John Roberts Saves Obamacare, Again

The Court upheld the health care law's insurance subsidies in every state.

A guard stands on the steps of the Supreme Court Building, August 20, 2014 in Washington, DC. (Photo by Mark Wilson/Getty Images) (National Journal)

Obamacare dodged yet another existential threat Thursday at the Supreme Court, making the law's survival more assured than ever before.

In a 6-3 ruling written by Chief Justice John Roberts, the Court upheld Obamacare's insurance subsidies nationwide, rejecting a potentially devastating lawsuit that had aimed to ax those payments to people in 34 states.

The ruling is a huge relief for President Obama, whose signature domestic achievement was on the line; and for Republicans, who were deeply divided over possible "fixes" if the Court had ruled the other way.

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It's also the second time in three years Roberts has helped pull Obamacare back from the brink of disaster; Thursday's ruling came almost exactly three years after Roberts cast the deciding vote to uphold the health care law's individual mandate.

And this time, it seemed to come a lot easier.

Roberts's decision, joined by Justice Anthony Kennedy as well as the Court's four traditional liberals, is a particularly strong, square win for the administration. Unlike its ruling on the individual mandate, this time the Court didn't reach for a middle ground. There are no signs of a last-minute change of mind. The Court accepted pretty much all of the Obama administration's front-line arguments in defense of Obamacare's subsidies.

"Congress passed the Affordable Care Act to improve health insurance markets, not to destroy them. If at all possible, we must interpret the Act in a way that is consistent with the former, and avoids the latter," Roberts wrote.

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The challenge in King v. Burwell centered on a section of the Affordable Care Act that refers to subsidies flowing through "an exchange established by the State." That line means subsidies cannot be made available to people who live in states that relied on the federal government to run their exchanges, the challengers argued.

That's too narrow a reading, and it doesn't square with the context of the statute as a whole, Roberts wrote.

He pointed to many of the same provisions the Justice Department had cited in its briefs. For example, the law directs states to set up exchanges, then says the federal government should step in to set up "such exchange" in the states that don't do it themselves.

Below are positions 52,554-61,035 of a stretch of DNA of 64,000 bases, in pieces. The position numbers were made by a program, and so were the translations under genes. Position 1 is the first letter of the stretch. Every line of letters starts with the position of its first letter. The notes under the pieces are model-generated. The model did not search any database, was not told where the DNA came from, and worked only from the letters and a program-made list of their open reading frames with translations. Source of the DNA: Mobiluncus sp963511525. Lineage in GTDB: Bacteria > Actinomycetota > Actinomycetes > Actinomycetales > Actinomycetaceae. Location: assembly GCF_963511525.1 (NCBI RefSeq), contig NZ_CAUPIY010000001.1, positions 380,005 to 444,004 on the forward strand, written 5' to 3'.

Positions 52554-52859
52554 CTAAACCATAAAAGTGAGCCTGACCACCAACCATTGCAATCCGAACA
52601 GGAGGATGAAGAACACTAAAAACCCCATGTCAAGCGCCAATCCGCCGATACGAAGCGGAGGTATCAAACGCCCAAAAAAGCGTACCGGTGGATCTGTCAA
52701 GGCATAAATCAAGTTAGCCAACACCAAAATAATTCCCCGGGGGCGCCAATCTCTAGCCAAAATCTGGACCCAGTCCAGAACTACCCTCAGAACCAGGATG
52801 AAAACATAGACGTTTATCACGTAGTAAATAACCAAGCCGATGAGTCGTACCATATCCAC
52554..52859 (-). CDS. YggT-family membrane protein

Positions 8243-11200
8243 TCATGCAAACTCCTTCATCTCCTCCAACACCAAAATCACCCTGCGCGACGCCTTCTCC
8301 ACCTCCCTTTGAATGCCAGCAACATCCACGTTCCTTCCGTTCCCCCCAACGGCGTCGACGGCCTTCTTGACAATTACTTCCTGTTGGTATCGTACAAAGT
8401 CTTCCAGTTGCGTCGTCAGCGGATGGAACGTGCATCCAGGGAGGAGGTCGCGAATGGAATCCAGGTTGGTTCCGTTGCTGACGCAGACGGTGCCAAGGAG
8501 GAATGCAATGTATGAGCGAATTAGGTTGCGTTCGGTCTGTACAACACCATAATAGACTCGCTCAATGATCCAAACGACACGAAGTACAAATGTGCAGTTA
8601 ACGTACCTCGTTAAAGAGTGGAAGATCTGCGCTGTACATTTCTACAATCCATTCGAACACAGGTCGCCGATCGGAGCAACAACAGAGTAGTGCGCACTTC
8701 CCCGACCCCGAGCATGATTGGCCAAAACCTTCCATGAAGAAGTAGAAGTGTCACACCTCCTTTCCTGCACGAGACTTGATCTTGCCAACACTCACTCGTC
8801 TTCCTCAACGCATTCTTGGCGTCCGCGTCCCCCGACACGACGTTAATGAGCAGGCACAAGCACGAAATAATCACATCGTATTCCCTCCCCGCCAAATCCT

"By using the phrase 'such Exchange,' [the law] instructs the Secretary to establish and operate the same Exchange that the State was directed to establish. "¦ In other words, State Exchanges and Federal Exchanges are equivalent—they must meet the same requirements, perform the same functions, and serve the same purposes," Roberts wrote.

If subsidies weren't available in states that did not run their own exchanges, premiums likely would have skyrocketed in those markets—even for people who didn't get their insurance through Obamacare. Roberts's decision explained that outcome at length and agreed with the Justice Department's claim that Congress could not have intended to impose that kind of chaos.

"The statutory scheme compels us to reject petitioners' interpretation because it would destabilize the individual insurance market in any State with a Federal Exchange, and likely create the very 'death spirals' that Congress designed the Act to avoid," Roberts wrote.

He even cited the dissent from his 2012 ruling on the individual mandate, in which the Court's conservative justices explained that "without the federal subsidies, ... the exchanges would not operate as Congress intended and may not operate at all."

Justice Antonin Scalia, in a scathing dissent joined by Justices Samuel Alito and Clarence Thomas, accused the majority of "interpretive jiggery-pokery." A strict reading of the words "established by the State" should have settled the issue easily, Scalia argued.

But Roberts, again echoing the law's allies, said various intricacies of the law's core structure make that reading too restrictive.

"These provisions suggest that the Act may not always use the phrase 'established by the State'; in its most natural sense," Roberts wrote. "Thus, the meaning of that phrase may not be as clear as it appears when read out of context."

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